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Informal Racial Exclusion and Local Socioeconomic Outcomes
The Colombian Case of the Late Nineteenth and Early Twentieth Centuries


Irina Rosa España Eljaiek
 

 
The social sciences have developed an extensive literature on the effects of the informal exclusionary institutions of racial exclusion on local socioeconomic outcomes. However, less attention has been paid to the specification of the theoretical mechanisms that explain how the effects take place via the dynamics of local social actors in the face of exclusion.
 

 
Colombia is an ideal case study to analyze both the effects of informal racial exclusion and how these effects take place. As a former Spanish colony, this country experienced formal rules to exclude the non-white population and favor white Spaniards during the colonial period. Independence from Spain eliminated these formal exclusionary rules. However, historiography shows that informal racial exclusion endured, especially during the republican period of the late nineteenth and early twentieth centuries.
 
This informal racial exclusion took regional dimensions, affecting local socioeconomic performance. The literature describes that Colombia presents a phenomenon of historical regionalization of the race. This phenomenon consists of the historical persistence of colonial racial patterns of settlements. That means that a population of white-Spanish origin tended to settle in the Andean-central regions of the country, while the coastal areas are mainly inhabited by the descendants of African and native populations. Hence, in a context where the exclusion of the non-white population informally prevails, in non-white regions racism and exclusion may led to lower socioeconomic performance, especially in regions with a greater Afro-descendant component.
 

 


 
Fig. 1: Indicators of socioeconomic outcomes in Colombia in the late nineteenth and early twentieth centuries
 
Indicators of socioeconomic outcomes in Colombia in the late nineteenth and early twentieth centuries
"Afro" and "whiter" municipalities are municipalities in which Afro-descendant and white populations, respectively, are higher than the national average
Sources: census of the population, FIC, MIP (1911).
 


 

 
Figure 1 illustrates regional racial disparities on different indicators of socioeconomic performance in Colombia during late nineteenth and early twentieth centuries.
 

« Implicit racism may have a negative impact on local socioeconomic development. »


 
It becomes obvious that more Afro-descendant municipalities present lower indicators associated with socioeconomic development. For instance, more Afro-descendant municipalities show lower enrollment rates in primary schools, lower numbers of schools, and higher rates of illiteracy. Additionally, Afro-descendant municipalities have lower rates of per capita industrial capital and establishments. These results confirm that more Afro-descendant regions present a lower socioeconomic performance, suggesting that implicit racism may have a negative impact on local socioeconomic development.
 
Although the data suggest a potential negative correlation between racial exclusion and local socioeconomic development, this information cannot capture the causal mechanism that explains how racism affects socioeconomic outcomes at the local level. In other words, it cannot fully account for the dynamics between exclusion and local social actors that result in the lower performance of Afro-descendant regions.
 
A case study analysis is precisely what is needed to capture this causal connection. The region of Chocó, located in the northwest of the country, is an ideal region for a detailed analysis. Chocó is a historically excluded region with the greatest percentage of population of Afro-descent in the country and low socioeconomic outcomes, particularly low provision of public goods.
 

 


 
Fig. 2: Mechanism of reaction between racial exclusion and the provision of local public goods
 
Mechanism of reaction between racial exclusion and the provision of local public goods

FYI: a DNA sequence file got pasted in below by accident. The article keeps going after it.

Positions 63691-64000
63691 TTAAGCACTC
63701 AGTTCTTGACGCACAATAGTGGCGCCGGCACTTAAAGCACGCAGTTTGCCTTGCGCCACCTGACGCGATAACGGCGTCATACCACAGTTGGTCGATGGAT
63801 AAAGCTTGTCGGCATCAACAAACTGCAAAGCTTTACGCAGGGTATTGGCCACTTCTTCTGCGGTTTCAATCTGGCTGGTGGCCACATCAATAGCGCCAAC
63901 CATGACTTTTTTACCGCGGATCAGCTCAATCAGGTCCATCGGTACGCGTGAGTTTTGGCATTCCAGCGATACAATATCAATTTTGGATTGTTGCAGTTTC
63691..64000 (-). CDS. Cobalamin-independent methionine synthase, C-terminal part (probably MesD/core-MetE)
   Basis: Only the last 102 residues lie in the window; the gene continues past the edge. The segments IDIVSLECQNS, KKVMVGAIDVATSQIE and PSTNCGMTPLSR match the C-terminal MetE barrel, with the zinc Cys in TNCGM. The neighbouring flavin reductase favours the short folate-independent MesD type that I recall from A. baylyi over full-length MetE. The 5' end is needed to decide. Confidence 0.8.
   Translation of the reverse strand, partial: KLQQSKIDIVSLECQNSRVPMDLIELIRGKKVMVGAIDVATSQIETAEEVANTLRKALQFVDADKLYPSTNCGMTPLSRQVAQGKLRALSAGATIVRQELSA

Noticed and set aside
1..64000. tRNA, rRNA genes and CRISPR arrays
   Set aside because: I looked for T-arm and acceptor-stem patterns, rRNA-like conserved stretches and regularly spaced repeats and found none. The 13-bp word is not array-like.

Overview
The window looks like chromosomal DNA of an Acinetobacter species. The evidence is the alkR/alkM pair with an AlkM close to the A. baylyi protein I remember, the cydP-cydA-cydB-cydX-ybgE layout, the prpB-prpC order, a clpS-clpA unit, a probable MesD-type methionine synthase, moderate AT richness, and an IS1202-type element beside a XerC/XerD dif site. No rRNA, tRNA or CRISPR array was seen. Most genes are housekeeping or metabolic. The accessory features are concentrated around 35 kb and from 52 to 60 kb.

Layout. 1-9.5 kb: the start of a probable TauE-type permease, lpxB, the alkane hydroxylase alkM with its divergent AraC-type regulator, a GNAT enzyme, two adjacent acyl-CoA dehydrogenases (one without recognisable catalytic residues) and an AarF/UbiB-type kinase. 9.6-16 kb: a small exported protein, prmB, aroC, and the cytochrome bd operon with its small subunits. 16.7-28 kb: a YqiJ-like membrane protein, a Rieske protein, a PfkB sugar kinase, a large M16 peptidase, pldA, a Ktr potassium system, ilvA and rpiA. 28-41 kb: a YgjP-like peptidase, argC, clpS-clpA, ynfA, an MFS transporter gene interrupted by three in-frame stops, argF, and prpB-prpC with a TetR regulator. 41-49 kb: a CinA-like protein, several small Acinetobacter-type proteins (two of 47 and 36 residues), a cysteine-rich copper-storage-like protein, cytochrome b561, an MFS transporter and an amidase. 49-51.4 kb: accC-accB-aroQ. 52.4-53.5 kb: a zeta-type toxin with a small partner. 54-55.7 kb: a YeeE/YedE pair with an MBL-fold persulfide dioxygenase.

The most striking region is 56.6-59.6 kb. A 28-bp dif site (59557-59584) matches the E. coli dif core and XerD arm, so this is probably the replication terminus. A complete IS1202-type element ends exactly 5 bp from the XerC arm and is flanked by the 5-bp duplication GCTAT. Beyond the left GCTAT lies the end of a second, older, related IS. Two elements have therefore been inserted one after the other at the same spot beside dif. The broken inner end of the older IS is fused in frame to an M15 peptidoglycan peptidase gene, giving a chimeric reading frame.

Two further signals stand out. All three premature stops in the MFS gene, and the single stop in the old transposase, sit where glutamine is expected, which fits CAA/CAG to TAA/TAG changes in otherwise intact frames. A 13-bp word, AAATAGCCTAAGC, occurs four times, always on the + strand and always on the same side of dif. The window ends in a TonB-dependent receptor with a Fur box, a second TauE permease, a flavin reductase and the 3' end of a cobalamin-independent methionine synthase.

Source: España Eljaiek (2017).
 


 

 
The analysis shows that there is a mechanism of reaction (figure 2) between the informal institution of racial exclusion and the provision of local public goods. The mechanism shows that racial exclusion shapes three local actors: the "non-aggrieved," "mid-aggrieved," and "aggrieved." These actors react to the exclusionary institution with five different types of behavior: "adoption," "adaptation," "non-cooperation," "revision," and "contestation" of the informal institution of racial exclusion. These behaviors are forms of either altering or reinforcing the informal exclusionary institution. In turn, these alterations and reinforcements affect the provision of local public goods when actors and their specific types of behavior are related to the local political economy of public good provision. Hence, the final link indicates that behaviors such as adoption, adaptation, and non-cooperation facilitate low public good provision. In contrast, behaviors such as revision and contestation tend to facilitate effective initiatives for a better provision of local public goods.
 

 

Non-aggrieved actors, adoption of exclusion, and local performance


 
Local non-aggrieved actors face no level of being affected by the informal exclusionary institution because they do not represent the socio-racial characteristics related to this institution. Racial exclusion accommodates them in an advantageous position, controlling access to resources. These actors are frequently in positions of power in the local political economy of public good provision. Therefore, they favor adoption of the exclusionary institution as their specific behavior, which leads to ineffective initiatives for the provision of local public goods for the excluded population.
 
The predominant behavior of the local white minority in Chocó corresponds with that impression, as these elites control access to resources. To maintain their power, they reproduce the informal institution of racial exclusion by implicitly "adopting" white values as the ideal for the Chocoana society. In turn, when they are in charge of the local political economy, their behavior of adoption is related to omission, negligence, and/or corruption in the provision of public goods oriented toward the majority of poor Afro-descendant Chocoanos.
 

 

Mid-aggrieved actors, adaptations, revisions, and local performance


 
In contrast to the non-aggrieved, mid-aggrieved actors have a moderate level of being affected by the exclusionary institution. They have some socio-racial characteristics related to the exclusionary institution, but their level of affectation differs extensively from that of a typical aggrieved actor. The main reason for that is that mid-aggrieved actors either have access to resources or the attributes related to exclusionary institutions are relatively dissimulated. Thus, these elements minimize their disadvantage.